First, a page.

Four Priorities for Pandemic Relief Efforts
May 1, 2020
By Matt Hughes
It’s not too late to make better policy choices.
The Roosevelt Rundown is an email series featuring the Roosevelt Institute’s top stories of the week.
Preserving Lives and Livelihoods
In the past six weeks, one in five Americans employed in February lost their jobs, and over 60,000 lost their lives to COVID-19. As Roosevelt Chief Economist Joseph Stiglitz argues in a new paper, the federal government has not done enough to tackle these intertwined threats: “Though Congress has intervened with trillions of dollars in stimulus and relief, these rescue packages have been poorly designed. Cash and unemployment benefits will likely run out before the crisis is over; state and local governments, facing increasing expenses and declining revenue, are not receiving the funds they need; the ‘payroll protection plan’ is both inadequately funded and ill-equipped to reach those who most need protection.” For future pandemic relief efforts, Stiglitz proposes four policy priorities—including further support for health care and insurance systems (including paid sick leave), funds for state and local government, a paycheck guarantee program, and broader-based liquidity and debt relief for individuals and households. Read on.
- Voters want more from Congress: As new polling from the Groundwork Collaborative and Roosevelt shows, such measures garner support from majorities of Americans, with 70 percent of voters agreeing that “we should do whatever it takes to provide Americans the economic support they need during this very difficult time.” Asked about a list of 17 policies, respondents considered all but one–tax cuts for corporations–likely to be effective. Read more.
- The CARES Act’s design flaws: The current Paycheck Protection Program, Stiglitz notes, is simply not working for America’s most vulnerable. This week, Roosevelt Fellow Mehrsa Baradaran told NBC News why: “It uses banks as middlemen. Any time you create a big program and give banks the ability to choose which customers it prioritizes, you’re going to have disparities . . . Credit disparities are where past injustices lead to present disparities.”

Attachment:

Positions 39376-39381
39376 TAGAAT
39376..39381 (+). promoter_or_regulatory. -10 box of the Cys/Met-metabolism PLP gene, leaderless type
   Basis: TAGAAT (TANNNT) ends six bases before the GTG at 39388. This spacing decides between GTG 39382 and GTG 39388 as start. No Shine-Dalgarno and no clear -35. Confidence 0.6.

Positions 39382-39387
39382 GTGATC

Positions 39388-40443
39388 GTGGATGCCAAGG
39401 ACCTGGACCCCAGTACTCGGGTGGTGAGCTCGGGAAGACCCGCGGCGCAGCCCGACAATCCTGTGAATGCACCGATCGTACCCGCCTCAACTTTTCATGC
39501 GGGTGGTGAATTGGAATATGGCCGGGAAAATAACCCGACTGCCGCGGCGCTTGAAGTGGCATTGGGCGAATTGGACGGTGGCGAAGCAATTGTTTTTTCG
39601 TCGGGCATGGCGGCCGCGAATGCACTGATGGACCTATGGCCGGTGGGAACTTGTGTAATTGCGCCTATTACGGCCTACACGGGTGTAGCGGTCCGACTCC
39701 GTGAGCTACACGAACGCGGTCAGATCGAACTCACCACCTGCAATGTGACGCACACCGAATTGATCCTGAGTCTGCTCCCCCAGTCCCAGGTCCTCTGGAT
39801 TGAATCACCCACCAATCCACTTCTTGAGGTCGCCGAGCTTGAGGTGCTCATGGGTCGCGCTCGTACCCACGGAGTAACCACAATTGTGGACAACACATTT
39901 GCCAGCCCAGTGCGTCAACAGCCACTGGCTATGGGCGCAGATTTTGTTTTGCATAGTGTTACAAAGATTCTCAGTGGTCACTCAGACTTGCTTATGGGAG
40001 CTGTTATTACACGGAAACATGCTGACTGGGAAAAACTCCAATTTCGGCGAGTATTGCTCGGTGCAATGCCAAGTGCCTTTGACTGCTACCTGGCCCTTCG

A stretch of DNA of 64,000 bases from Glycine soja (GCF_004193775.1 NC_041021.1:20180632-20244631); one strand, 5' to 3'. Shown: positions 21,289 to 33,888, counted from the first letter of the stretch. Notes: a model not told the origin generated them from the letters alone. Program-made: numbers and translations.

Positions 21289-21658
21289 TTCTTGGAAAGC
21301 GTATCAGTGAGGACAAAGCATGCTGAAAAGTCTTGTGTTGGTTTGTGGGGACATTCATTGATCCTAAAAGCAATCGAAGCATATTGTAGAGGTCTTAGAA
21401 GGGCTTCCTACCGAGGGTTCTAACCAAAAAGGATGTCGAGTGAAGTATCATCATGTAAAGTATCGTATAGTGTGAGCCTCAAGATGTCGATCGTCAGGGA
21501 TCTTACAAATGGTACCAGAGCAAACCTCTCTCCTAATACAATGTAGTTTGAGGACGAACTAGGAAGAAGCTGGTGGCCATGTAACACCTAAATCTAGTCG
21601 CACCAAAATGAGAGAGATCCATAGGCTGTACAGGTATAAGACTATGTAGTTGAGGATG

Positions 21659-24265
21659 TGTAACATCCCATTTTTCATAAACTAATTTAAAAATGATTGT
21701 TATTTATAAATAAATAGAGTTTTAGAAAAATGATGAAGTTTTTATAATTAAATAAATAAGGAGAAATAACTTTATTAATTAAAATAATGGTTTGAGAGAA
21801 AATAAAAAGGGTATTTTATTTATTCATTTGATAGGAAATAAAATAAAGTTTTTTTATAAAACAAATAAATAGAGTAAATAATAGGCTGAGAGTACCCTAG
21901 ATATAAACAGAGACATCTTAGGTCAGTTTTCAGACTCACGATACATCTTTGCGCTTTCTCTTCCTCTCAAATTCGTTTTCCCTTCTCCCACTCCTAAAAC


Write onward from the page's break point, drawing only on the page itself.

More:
As essential workers strike across the nation for International Workers’ Day, a new report from Roosevelt Fellow Alex Hertel-Fernandez uses original survey research to examine structural workplace imbalances. Analyzing the data along four dimensions—experiences with arbitrary or unfair managerial power, access to workplace information, knowledge about workplace rights, and access to workplace discussions—Hertel-Fernandez charts a path for reforming long-broken labor law and redefining what a “good job” should mean. Those reforms, he writes, “would go far in rebuilding workplace power for millions of American workers. As the COVID-19 crisis continues to exacerbate the structural inequities of our labor market, that power has never mattered more.” Read on.
Black and Brown Americans Need a Better Normal
As always, those inequities disproportionately harm people of color. For the blog, Roosevelt Managing Director of Communications Kendra Bozarth and Michelle Holder (assistant professor of economics at John Jay College, City University of New York) share preliminary estimates of unemployment numbers due next week—Black unemployment at or above 20 percent and Black male unemployment at or above 23 percent. In a piece for Inkstick Media, Roosevelt Fellow Anne Price and Director of Health Equity Andrea Flynn explain how building Black women’s wealth can bolster the American economy during this crisis and beyond: “Investments that center on Black women will benefit everyone, but as we have seen from centuries of policies that have failed Black women and their families, justice doesn’t just trickle down.” Read on.
What We’re Reading
Peacocks and Vultures Are Circling the Deficit – New York Times
Ending Lockdowns Won’t Revive the Economy – New York Magazine
The Pandemic Will Change American Retail Forever – The Atlantic
Why Americans Need a Guaranteed Income – New York Times